During that mixing process, there is also rapid mixing and agitation that occurs inside the reactor vessel. So, over some 2 to 3 hours, that reaction destroys the chemical agent. We can verify that by taking a sample from the reactor vessel and then taking that sample to our onsite laboratory where we confirm the agent has been destroyed.
Martin: When exactly do you think that process is going to begin?
Brubaker: We know that our first agent destruction will be the mustard munitions. That will occur beginning in 2017, although in a smaller separate explosive-based technology. For the nerve agents, we are working towards beginning destruction in 2020. However, if things continue to move forward favorably with the remainder of construction which we believe we will complete later this year, followed by our testing phase, it is not inconceivable that we could actually start destroying the nerve agents perhaps one to two years sooner than 2020.
Martin: What are some examples of local engagement?
Brubaker: The project has teamed at various levels with small businesses in the local community. They provide things from materials that support construction to larger assemblies such as heaters, pumps, all the way up to, in at least one case, a complete system: our energetic neutralization reactors that neutralize and destroy the explosive components that are removed from the munitions.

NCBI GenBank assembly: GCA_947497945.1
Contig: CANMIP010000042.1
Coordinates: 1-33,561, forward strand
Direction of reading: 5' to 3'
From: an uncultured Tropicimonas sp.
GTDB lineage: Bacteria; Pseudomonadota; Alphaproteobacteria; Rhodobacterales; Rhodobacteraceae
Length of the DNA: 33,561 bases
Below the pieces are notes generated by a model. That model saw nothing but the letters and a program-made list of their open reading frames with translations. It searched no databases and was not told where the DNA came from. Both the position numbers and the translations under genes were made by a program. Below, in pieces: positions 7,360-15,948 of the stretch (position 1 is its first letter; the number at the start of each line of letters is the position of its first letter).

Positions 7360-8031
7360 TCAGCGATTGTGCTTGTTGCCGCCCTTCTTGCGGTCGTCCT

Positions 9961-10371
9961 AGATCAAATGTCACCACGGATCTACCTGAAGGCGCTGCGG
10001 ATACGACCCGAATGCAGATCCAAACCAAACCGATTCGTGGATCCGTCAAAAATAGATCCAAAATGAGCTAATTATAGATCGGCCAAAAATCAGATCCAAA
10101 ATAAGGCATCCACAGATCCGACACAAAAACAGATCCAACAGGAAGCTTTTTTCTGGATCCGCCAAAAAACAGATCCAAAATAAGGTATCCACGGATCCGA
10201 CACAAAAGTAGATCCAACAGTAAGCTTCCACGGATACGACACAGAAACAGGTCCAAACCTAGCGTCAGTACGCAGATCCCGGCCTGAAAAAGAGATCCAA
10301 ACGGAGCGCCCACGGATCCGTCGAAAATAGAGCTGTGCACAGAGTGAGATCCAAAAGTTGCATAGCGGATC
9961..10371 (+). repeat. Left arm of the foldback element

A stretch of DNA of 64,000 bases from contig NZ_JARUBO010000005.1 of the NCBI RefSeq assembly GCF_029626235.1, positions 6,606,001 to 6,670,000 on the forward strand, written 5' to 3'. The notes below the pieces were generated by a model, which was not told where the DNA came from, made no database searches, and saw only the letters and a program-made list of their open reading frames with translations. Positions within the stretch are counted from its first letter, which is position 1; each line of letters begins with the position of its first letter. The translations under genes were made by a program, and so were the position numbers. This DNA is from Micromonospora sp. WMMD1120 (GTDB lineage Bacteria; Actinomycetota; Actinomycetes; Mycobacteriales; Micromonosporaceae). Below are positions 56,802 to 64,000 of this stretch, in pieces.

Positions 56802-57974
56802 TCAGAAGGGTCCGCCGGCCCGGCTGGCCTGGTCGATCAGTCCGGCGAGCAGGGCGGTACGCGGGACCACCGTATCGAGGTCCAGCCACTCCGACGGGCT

Additionally, about 60 percent of our non-construction workforce has been hired from Central Kentucky. And as we move forward with both the explosive destruction technology for the mustard munitions, as well as the neutralization process for the nerve agent munitions, we will have more opportunities to hire more folks locally. We will have to hire about 700 total personnel to support either plant operations or maintenance. Both of those departments will be staffed 24/7 during operations. As well as our laboratory. And we have already begun the process of working with some of the local universities: University of Kentucky, Eastern Kentucky University and some of the other universities in Central Kentucky to recruit for the laboratory.